My dear friends,
You will have gathered, from other articles in this magazine that I am very interested in the past history of Bream, as well as in the present, and so it was with much interest and gratitude that I received from Mr Will Smith now of St Brlavels, formerly of Bream, an old book with articles in it which were written by the Revd. Corneilus Witherby, who was the second vicar of Bream.
He was responsible for the building of the Boys’ School as we know it today—at that time the only school in the village. He left Bream in 1869 to go to Bristol, and there was a small debt still outstanding in connection with this building. He did not wish his successor, the Reverend John Gosling, to start at a disadvantage, and so he wrote a serial story for the S. P. C. K., which they published monthly in a church paper, and the proceeds were used to clear the debt as long ago as 1871. It was a story of the people of Bream of that time and earlier, and the names are disguised, as a good number of the characters were real people and ancestors of people who live in Bream today.
Though it is all eighty years ago, there is no doubt that the same characteristics live on in a village community anywhere and I have ventured to quote a part of the book, which some readers may find amusing. This refers to the church as it was many years ago, before the organ was built, when the choir and orchestra occupied a gallery at the back of the church, near the present belfry.
I am not quite sure at what date this balcony was removed. There was no organ till 1861, and I think probably it was at the time of the Rev'd Cornelius Witherby’s restoration of the church, when the nave was lengthened, that the balcony had to come to an end.
In those days the orchestra included Pastor Kear (Bass viol), William Cullis and Samuel Haywood(clarinet) John Webb (flute) Thomas Ames (bassoon) and William Webb (conductor).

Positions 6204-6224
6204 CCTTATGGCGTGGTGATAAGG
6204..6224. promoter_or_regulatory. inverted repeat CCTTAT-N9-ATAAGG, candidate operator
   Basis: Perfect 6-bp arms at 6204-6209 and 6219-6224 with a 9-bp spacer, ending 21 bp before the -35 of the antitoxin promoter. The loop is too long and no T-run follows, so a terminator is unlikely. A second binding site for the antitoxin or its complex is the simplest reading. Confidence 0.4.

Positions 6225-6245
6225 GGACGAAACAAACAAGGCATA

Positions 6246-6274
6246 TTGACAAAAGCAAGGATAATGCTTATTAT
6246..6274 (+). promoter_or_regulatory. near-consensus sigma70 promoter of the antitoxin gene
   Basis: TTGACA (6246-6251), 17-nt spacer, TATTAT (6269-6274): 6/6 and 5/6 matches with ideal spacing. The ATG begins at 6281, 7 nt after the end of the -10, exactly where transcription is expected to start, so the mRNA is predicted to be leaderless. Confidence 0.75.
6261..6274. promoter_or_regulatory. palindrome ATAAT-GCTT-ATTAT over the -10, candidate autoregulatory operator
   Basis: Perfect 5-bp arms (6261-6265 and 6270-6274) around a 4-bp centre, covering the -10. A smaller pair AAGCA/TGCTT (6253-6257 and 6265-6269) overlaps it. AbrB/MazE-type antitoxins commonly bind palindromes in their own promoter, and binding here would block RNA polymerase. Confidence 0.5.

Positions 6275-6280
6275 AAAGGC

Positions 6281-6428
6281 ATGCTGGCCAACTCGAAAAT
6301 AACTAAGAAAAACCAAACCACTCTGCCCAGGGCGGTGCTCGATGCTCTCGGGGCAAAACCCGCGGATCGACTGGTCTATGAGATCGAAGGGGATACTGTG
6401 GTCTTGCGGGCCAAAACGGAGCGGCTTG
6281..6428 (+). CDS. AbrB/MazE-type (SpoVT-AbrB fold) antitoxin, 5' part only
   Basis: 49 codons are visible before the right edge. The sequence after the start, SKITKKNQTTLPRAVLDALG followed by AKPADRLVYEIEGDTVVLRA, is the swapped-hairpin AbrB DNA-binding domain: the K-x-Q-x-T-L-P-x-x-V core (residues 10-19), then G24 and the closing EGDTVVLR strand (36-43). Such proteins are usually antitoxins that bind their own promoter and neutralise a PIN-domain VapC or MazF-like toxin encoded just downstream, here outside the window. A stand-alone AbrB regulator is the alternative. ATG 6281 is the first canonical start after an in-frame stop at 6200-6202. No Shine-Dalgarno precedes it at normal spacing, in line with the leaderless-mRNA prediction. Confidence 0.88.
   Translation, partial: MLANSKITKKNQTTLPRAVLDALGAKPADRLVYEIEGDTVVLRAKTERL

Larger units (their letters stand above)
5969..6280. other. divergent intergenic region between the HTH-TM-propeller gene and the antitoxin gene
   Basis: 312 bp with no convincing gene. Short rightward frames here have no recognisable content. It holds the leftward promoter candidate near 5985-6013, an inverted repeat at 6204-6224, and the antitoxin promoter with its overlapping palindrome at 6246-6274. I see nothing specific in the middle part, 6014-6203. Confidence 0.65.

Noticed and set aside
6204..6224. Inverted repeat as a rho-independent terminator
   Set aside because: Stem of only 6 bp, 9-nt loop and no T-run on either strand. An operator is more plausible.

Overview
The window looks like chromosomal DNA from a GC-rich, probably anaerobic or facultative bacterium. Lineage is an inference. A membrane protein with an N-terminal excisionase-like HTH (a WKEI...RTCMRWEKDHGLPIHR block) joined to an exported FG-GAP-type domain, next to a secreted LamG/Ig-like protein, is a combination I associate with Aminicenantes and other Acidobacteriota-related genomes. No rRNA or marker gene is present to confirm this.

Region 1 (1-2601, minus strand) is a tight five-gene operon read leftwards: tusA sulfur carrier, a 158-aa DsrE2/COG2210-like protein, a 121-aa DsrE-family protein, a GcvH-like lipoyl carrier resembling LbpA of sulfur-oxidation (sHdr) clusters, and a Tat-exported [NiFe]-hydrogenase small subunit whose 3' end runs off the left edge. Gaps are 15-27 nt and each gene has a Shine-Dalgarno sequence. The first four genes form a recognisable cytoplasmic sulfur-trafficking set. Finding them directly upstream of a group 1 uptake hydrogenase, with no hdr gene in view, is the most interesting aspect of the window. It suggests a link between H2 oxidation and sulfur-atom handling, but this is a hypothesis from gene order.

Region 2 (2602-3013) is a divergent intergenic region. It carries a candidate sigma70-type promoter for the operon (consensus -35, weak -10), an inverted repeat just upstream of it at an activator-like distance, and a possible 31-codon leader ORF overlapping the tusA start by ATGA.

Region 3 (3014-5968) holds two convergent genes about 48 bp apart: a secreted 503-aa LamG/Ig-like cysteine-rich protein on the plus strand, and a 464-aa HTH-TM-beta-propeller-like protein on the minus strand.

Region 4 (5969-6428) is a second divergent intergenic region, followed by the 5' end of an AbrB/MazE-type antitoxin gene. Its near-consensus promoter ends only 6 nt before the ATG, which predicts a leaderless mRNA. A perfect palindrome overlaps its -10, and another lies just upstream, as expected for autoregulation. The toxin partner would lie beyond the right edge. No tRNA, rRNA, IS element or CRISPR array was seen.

I hope to quote again from this book on other occasions.
Meanwhile, the postponement of the carnival has meant that this issue of the magazine had to be postponed as well so I am sorry it must reach you rather late. We now look forward to our sunday school outing to Barry Island, and hope we shall have a fine day for it and a happy day for the children.
All good wishes.
Yours sincerely in Our Lord,
CHARLES VERNON, Vicar.
CHURCH FETE AND CARNIVAL
I Was very disappointed that this function was not able to be held on July 15th, owing to the heavy rain; the more so as every part of the village had done wonders in decorating vans, set prices and groups, and individual items. It. was generally agreed that this would have been the best carnival for years.
However, it. was decided to try again, and on the 22nd a second attempt was made, the tent erected in the field, and everything got ready. Alas, it rained again harder than ever, so we had transport all the entries, and as many spectators as poossible into the Boys School.
The judges had a difficult task and we are very grateful to Mrs. Carson, Mrs. David. O’Driscoll and Dr. Michael O'Driscoll fbr their successful efforts in this matter.
As the paper goes to press it is too early to know what financial result would be, but we are very grateful to the ladies who served the teas and ran the stalls, and to all who contributed their time and money to bring in some profits where there might otherwise have been a loss.